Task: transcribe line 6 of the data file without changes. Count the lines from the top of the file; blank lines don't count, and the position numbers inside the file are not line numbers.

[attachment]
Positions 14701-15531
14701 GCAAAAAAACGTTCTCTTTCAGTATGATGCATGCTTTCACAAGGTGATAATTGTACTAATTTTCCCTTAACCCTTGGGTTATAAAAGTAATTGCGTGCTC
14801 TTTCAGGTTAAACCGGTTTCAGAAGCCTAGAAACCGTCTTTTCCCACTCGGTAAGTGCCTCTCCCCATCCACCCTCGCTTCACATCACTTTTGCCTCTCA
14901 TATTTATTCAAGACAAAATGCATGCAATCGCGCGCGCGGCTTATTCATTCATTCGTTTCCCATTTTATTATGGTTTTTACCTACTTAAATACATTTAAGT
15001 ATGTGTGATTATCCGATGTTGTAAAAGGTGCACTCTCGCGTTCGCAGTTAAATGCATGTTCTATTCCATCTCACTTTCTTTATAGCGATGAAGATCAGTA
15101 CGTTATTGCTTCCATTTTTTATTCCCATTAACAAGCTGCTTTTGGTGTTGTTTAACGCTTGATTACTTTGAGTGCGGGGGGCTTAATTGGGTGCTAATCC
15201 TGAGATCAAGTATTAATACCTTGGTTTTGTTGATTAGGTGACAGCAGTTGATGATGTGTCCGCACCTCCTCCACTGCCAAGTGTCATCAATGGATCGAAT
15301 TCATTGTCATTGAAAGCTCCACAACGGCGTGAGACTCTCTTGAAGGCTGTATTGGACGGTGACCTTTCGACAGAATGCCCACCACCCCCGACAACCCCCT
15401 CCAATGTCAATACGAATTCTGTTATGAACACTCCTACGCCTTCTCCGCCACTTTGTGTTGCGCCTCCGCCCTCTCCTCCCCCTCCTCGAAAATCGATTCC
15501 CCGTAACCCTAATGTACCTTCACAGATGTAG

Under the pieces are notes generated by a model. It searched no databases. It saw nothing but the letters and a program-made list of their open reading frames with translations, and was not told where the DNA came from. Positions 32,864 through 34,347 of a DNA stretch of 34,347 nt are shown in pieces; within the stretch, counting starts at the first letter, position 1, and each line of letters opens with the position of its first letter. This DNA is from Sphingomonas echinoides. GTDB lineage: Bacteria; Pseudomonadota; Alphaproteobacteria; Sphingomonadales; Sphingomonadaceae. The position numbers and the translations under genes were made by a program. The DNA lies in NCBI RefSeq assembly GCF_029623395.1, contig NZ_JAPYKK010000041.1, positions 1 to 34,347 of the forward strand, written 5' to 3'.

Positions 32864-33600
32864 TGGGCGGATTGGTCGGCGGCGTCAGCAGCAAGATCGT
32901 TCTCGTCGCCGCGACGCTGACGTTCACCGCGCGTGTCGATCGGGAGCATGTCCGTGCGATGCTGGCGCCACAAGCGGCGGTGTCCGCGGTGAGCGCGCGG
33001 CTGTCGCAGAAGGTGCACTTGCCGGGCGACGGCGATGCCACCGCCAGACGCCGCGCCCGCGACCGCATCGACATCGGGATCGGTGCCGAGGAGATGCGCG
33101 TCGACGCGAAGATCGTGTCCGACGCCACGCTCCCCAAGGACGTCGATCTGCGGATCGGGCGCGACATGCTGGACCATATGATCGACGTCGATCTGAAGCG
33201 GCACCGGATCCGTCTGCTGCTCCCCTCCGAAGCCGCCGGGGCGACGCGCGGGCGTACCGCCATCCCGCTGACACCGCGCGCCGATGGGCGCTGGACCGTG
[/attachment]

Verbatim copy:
15101 CGTTATTGCTTCCATTTTTTATTCCCATTAACAAGCTGCTTTTGGTGTTGTTTAACGCTTGATTACTTTGAGTGCGGGGGGCTTAATTGGGTGCTAATCC